A simple look at the ranking reveals that among the most expensive cars, electric vehicles are often the most durable. Indeed, without exception, all five luxury cars are included in this top ten. On the other hand, only Mercedes manages to break the hegemony of Kia and Hyundai SUVs, two cars with a really interesting price-performance ratio. Indeed, the Ioniq 5 and Kia EV6 benefit not only from proper consumption, but also from record-breaking charging capacity thanks to their 800-volt architecture.
Protocol and its limitations
The test report is necessarily biased, especially when it contains weighing. As advanced as it is, the P3 comparison makes certain choices that should be questioned.
The first concerns average speed. The P3 report uses ADAC data on this issue. However, when testing vehicles, it pays less attention to expressways at speeds of 130 km/h. This is probably why the P3 doesn’t list average speed in its test data, which has a huge impact on consumption. For example, at a speed of 130 km/h on a French motorway, it is reasonable to assume that the average fuel consumption of the EQS will be better than that of the EV6. At least that’s what we found in our own tests.
Then there is the issue of charging. Here, too, the German organization does not indicate in which network and under what conditions the charging phases were observed. But anyone who has ever tried fast charging networks, whether Fastned, Ionity or TotalEnergies, knows that the vehicle isn’t the only factor in determining charging power. The terminal also plays an important role.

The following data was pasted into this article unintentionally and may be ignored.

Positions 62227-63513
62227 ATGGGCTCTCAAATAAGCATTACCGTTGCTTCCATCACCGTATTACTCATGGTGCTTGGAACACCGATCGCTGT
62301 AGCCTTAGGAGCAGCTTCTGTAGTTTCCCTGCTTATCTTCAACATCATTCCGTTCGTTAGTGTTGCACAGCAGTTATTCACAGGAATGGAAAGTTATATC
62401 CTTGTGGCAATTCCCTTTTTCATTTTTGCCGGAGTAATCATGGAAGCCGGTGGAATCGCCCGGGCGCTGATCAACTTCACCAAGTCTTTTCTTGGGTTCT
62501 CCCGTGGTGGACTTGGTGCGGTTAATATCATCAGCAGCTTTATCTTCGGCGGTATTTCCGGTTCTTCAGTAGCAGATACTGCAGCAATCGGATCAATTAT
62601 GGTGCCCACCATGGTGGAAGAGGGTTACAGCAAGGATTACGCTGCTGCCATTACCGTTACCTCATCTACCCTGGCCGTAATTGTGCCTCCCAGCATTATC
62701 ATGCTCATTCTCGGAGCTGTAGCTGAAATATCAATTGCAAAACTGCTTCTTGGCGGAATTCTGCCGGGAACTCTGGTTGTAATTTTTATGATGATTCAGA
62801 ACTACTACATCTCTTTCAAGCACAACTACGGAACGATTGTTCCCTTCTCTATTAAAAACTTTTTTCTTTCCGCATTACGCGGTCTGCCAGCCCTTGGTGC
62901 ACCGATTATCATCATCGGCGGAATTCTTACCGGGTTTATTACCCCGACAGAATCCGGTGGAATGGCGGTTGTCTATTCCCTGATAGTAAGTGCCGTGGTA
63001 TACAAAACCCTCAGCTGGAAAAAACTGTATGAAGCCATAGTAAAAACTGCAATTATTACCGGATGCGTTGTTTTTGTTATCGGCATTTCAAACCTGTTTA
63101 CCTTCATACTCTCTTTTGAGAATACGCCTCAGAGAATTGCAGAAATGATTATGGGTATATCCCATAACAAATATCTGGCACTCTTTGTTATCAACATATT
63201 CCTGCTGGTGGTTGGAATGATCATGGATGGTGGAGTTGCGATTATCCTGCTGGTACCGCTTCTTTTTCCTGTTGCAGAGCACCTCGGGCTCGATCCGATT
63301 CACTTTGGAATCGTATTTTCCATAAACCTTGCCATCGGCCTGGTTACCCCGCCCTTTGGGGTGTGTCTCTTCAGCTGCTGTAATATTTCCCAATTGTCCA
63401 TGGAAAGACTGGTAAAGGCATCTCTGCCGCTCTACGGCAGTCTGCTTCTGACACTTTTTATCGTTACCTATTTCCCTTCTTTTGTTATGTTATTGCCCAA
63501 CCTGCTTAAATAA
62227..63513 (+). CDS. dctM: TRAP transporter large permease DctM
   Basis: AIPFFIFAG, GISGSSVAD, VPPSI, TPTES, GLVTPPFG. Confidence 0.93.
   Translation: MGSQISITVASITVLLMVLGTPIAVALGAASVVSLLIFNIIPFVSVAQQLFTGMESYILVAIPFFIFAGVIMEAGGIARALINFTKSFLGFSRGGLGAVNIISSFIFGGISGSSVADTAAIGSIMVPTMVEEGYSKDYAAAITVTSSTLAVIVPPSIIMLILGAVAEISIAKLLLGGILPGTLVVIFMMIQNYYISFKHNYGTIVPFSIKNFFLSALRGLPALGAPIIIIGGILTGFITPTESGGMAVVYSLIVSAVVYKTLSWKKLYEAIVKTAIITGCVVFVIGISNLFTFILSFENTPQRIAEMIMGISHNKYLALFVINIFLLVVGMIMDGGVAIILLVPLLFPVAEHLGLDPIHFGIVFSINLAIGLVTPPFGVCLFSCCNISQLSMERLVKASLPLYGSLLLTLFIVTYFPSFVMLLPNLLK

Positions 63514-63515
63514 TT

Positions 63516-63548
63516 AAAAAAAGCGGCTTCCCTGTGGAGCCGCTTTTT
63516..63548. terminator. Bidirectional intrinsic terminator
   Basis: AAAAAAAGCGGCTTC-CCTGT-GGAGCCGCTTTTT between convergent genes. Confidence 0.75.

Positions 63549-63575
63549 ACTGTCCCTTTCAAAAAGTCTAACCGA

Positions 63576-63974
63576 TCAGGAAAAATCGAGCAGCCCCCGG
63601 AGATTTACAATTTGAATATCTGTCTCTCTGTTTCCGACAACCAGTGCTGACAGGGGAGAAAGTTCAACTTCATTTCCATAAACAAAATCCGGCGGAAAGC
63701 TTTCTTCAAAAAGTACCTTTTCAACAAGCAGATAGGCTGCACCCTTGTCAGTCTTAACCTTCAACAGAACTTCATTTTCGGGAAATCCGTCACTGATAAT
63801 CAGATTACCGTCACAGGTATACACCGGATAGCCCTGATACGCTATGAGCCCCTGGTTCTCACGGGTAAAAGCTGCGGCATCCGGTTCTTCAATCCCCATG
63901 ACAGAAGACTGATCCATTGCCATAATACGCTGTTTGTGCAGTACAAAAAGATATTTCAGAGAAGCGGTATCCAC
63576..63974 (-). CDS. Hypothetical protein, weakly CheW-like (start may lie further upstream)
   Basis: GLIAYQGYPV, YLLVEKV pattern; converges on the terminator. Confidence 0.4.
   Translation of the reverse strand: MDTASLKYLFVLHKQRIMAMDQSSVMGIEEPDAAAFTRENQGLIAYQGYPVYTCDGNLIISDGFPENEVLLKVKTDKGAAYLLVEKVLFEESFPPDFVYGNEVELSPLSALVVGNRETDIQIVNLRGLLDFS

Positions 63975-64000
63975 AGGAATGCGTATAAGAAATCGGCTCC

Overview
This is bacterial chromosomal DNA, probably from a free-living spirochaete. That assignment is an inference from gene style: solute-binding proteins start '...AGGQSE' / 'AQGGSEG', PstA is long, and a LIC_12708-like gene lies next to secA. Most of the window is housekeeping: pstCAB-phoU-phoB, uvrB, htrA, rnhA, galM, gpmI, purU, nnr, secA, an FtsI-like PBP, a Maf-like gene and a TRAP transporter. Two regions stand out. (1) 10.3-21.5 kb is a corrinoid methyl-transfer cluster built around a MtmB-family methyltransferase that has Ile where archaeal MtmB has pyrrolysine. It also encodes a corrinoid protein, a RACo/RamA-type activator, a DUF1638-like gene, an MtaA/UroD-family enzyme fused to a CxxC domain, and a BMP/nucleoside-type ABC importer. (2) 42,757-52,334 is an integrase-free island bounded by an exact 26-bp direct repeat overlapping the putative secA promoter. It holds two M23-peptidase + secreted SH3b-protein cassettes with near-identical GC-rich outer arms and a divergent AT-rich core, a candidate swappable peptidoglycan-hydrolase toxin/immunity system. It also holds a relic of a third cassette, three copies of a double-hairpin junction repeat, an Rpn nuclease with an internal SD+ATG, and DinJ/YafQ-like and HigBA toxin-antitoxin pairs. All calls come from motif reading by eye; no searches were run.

Weather conditions are also out of the question in the German comparison, but as we mentioned in our file on the behavior of electric vehicles in winter, not everyone is equal in the face of cold. In more delicate climates, the EV6’s top spot could, for example, be called into question because it doesn’t (yet) have a battery preconditioning mode.
Finally, the study ignores some of the equipment of each vehicle. Indeed, if we take only the Ioniq, which we know well, having tested it for a long time, its autonomy differs by about thirty kilometers depending on whether you choose 19 or 20-inch wheels. However, here, too, all the tested cars do not start on an equal footing.
Should we trust the results of the comparison?
Although it is neither exhaustive nor even methodologically scientific, the P3 comparison is not only a serious indicator, but also a useful one. Its main strength is to highlight concepts that manufacturers report very little on, starting with the charging curve, which is essential to determining the efficiency of an electric vehicle.
On the other hand, complete as it may be, this study should be viewed in hindsight. The importance given by the P3 to the recharging capabilities of each vehicle allows some “poor learners” in autonomy to compensate for their low consumption levels with a large recharging capacity (for example, the Porsche Taycan).
On the other hand, given the difficulty of actually comparing cars in terms of autonomy, the P3’s performance is commendable.